This city if full of junk.
I'm walking down a particularly messy street in the Financial District where trash bags pile up like big mountains at the end of every business day. It's after passing an emptied out sidewalk cafe just after lunch hour—with its plastic cups, napkins and leftovers haphazardly thrown about—that I come across this garbage truck posing a question that seems laughable at best.
At every corner is the mandate to 'keep this city clean' in ways small and large - you can pick up the litter on the subway or you can report 'suspicious activity.' Everything becomes submerged into an invasive surveillance culture where more is done privately between alienated voyeurs than by police intervention (though the NYPD never truly hesitates to use excessive force).
The inquisitive garbage truck is the ideological sleight of hand that persuades its passerby's to make qualitative judgements on their own lives but not of this environment. What passes as inherently necessary is not the vital needs (foods, water, shelter) of the peoples which pass through this space but instead all the concrete, steel, and glass which directs flows and conditions behavior.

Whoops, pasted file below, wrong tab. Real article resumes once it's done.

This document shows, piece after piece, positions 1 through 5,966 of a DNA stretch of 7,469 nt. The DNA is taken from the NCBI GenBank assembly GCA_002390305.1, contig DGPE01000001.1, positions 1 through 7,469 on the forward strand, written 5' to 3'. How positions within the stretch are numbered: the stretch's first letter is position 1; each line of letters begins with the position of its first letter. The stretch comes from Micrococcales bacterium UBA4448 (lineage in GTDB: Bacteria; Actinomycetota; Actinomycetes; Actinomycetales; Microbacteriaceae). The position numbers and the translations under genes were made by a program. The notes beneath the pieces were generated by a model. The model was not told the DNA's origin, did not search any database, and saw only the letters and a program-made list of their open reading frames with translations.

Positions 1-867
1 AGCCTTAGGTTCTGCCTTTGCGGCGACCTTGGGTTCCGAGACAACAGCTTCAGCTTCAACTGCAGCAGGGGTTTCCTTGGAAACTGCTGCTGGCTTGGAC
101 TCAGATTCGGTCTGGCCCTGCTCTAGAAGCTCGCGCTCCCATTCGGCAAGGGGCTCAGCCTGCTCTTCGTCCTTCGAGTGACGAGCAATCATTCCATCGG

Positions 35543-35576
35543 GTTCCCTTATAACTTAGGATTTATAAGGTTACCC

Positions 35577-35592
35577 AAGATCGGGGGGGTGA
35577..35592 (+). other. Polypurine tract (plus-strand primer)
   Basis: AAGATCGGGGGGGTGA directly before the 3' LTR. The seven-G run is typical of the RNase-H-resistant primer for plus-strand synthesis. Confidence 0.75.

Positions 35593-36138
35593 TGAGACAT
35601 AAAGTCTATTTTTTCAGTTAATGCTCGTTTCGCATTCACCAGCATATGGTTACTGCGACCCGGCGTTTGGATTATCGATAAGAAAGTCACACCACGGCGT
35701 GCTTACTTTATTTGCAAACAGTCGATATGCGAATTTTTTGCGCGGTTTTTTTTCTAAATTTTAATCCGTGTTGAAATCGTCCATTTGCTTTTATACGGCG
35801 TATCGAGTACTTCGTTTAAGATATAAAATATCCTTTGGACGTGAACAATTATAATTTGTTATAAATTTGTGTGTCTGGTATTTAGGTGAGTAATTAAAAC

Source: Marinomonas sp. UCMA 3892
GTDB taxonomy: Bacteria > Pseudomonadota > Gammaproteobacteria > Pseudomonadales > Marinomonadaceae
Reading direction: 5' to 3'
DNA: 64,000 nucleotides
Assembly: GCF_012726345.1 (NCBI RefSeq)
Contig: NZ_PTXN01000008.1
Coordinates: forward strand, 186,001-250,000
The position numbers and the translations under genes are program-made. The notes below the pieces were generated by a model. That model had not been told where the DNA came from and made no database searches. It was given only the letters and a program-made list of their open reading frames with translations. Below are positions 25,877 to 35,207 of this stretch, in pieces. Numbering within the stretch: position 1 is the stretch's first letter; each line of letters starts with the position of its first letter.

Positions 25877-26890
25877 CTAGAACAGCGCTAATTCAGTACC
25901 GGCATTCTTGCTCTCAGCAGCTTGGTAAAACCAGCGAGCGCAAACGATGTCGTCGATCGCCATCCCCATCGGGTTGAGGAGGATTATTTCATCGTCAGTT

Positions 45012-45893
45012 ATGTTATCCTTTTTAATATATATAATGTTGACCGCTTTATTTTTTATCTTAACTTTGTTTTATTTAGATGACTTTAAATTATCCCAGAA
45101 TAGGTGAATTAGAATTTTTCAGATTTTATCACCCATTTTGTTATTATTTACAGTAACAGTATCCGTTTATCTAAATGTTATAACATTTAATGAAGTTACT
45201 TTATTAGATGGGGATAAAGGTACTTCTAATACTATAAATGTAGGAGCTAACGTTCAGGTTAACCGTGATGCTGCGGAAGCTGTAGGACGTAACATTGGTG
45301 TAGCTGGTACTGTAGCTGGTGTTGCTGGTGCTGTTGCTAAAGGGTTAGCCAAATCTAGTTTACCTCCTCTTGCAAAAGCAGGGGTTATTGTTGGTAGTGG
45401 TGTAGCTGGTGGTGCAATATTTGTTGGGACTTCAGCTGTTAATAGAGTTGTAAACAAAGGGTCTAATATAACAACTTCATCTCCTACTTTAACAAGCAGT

For in this crowded place where construction workers mis with business suits and a brand new, glass-lined watchtower subverts the repressive high-rises of yesteryear, everything submits to the traffic laws of late capitalism—there is no escape or reprieve. Whose needs are served by this concrete jungle? Is it serving me, or am I serving it? Is it of value for us, or does it rob us of value? Who would have built this if not for financial and power elites? It's time to pick up the phone and make a call—all of this has got to go.